117 Speech by Burton at New Delhi Conference
NEW DELHI, 20 January 1949
'GRAVE MISTAKES' IN INDONESIA DAMAGE TO U.N. PRESTIGE MUST BE REMEDIED
'The Australian Government, whose policy it is to carry out its obligations to the United Nations with sincerity and earnestness, will give immediate and earnest consideration to the reports and observations which will be taken back to it at the conclusion of this Conference by its officials attending it.' This was stated by the Australian representative, Dr. J.W. Burton, in the course of his speech to the plenary session of the Conference today.
Dr. Burton began by saying that the thoughts already expressed by the Prime Minister, Pandit Jawaharlal Nehru, in his opening address were so much in accord with those of Australia that he felt there was little he need say in addition.
'We are convened here today by the Prime Minister of India', continued Dr. Burton, 'to discuss the problem which has been presented to the United Nations and in particular to the peoples of the United Nations of this area, by the failure so far of the Security Council effectively to deal with the situation which has been brought about in Indonesia. We are all agreed on the general principles involved, that is the principles of the United Nations, including the stated principle of self-government. We are concerned with detailed suggestion for the consideration of the Security Council and the General Assembly of the United Nations as to how these principles might be implemented in this case of Indonesia, and in this case only.' 'We do not meet in any vindictive spirit; we do not contemplate reprisals or restraints as an objective. Our attitude is rather that a mistake has been made which has cost lives and has brought about suffering not only to the people of Indonesia but also to the people of the Netherlands who have themselves already suffered too much at the hands of an aggressor. A mistake has been made from the point of view of the future of the United Nations. A mistake has been made from the point of view of world peace and the development of independent political institutions which alone can withstand the infiltration of undemocratic influences.' 'We have only one objective at this Conference and that is to try to off-set or remedy these grave mistakes: to find a way in which peace can be restored in Indonesia, a peace which is just and which, therefore, can be lasting; to endeavour to remedy the damage already done to the prestige and standing of the United Nations and the Security Council without which we can have no security.' 'We can make a real contribution to the solution of this problem as a regional conference assisting the Security Council in accordance with the Charter. Wisdom does not reside only in countries having great economic or military power. We assembled here, therefore, with our special knowledge of the area, have a duty to advise, and if our deliberations are characterised by objective thinking, persistent support for the principles, purposes and procedures of the United Nations, and by positive constructive planning, then our advice must ultimately be accepted by the peoples of the United Nations.' 'As is well known, Australia as the member of the Security Council, representing this area at the time of Dutch military action, has from the first made every endeavour to obtain a settlement to this dispute. We will not rest content until peace is restored.' 'The Australian Minister for External Affairs and President of the United Nations General Assembly, Dr. H.V. Evatt, just a few days ago observed that not a single member of the Security Council has justified the aggressive action of the Dutch and added "I sincerely hope that in view of the Security Council's discussions and the general feeling, the Dutch will recede as far as possible from the action taken and release the Indonesian leaders from captivity with a view to a quick settlement of the new constitutional set-up for the United States of Indonesia".' 'That I am sure is the hope of all of us at this Conference.' 'We are meeting, therefore, with a specific purpose-that of assisting the United Nations in settling finally and justly the problem of Indonesia. The countries represented here are in general agreement on the question, and it is for the Conference in its later session to clarify in greater detail our thoughts so that we can make positive and helpful suggestions, and even at this last moment endeavour to retrieve the position so that not only will the peoples of Indonesia look forward to an era of freedom, peace and increasing prosperity but also so that the prestige and standing of the United Nations, which is so vital to all of us, shall be maintained.' In conclusion, Dr. Burton expressed gratitude for the consideration and hospitality which had been shown by the Government of India, by the Prime Minister in particular, and by his very able officers who by careful preparation had already ensured the success of the deliberations.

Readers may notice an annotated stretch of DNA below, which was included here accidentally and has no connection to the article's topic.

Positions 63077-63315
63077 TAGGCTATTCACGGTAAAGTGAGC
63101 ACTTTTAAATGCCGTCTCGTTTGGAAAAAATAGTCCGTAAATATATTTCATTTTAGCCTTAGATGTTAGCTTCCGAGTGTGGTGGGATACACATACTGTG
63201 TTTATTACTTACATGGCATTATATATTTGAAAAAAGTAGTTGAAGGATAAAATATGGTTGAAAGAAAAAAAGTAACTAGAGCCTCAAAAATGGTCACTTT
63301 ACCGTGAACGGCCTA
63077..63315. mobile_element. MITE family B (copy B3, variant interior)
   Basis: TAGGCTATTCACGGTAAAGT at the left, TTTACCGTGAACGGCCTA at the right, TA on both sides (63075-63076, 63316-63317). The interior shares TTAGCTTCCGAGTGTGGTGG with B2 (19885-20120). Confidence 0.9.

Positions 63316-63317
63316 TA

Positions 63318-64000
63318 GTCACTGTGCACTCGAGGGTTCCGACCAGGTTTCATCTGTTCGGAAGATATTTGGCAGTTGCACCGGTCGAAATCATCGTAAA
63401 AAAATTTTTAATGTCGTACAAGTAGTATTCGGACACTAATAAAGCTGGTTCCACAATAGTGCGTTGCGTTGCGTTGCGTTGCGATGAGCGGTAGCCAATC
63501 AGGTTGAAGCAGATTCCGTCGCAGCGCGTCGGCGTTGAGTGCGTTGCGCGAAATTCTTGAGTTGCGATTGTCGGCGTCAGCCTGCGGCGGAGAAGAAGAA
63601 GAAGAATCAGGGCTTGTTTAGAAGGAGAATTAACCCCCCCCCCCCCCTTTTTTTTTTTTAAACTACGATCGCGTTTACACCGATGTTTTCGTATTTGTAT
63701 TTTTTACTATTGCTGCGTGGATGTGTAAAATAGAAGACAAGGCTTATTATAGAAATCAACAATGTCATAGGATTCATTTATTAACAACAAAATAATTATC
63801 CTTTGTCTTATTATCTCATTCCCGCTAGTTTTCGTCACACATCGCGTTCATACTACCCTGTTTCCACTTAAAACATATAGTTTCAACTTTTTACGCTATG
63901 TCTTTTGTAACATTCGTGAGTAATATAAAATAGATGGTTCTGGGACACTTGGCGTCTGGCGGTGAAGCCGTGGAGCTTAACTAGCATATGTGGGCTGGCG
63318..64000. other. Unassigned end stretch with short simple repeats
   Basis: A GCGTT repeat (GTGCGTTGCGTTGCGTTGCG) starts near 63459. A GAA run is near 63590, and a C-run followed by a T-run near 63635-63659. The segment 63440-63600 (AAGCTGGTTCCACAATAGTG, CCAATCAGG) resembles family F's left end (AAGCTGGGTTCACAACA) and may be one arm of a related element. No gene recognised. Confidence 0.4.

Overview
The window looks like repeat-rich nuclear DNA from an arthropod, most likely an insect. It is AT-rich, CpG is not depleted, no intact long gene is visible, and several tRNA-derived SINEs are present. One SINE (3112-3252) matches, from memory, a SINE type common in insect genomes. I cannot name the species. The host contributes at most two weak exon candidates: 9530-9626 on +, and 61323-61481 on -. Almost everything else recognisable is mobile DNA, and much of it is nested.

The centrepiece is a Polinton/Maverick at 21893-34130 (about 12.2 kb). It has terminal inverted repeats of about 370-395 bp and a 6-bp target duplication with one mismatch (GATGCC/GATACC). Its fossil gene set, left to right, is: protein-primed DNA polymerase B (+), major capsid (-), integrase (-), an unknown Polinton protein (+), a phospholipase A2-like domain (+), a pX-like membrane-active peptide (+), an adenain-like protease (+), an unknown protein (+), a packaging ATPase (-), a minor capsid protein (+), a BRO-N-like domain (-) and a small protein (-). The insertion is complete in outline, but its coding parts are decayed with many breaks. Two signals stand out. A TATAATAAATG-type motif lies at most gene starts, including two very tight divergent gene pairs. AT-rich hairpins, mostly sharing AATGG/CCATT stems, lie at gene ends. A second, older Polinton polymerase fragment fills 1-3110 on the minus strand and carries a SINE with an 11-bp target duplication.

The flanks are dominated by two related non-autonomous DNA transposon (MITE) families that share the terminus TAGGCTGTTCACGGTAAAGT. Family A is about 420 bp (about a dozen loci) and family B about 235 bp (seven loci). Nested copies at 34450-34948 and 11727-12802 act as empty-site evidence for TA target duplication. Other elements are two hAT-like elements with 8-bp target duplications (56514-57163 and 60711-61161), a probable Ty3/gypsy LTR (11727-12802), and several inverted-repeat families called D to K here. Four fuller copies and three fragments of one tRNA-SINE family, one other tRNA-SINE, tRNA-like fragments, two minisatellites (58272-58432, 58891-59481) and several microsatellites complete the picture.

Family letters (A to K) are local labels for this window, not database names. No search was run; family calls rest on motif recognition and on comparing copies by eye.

Offered with the compliments of the Public Relations Officer, Office of the High Commissioner for the Commonwealth of Australia in India, Connaught Place, New Delhi.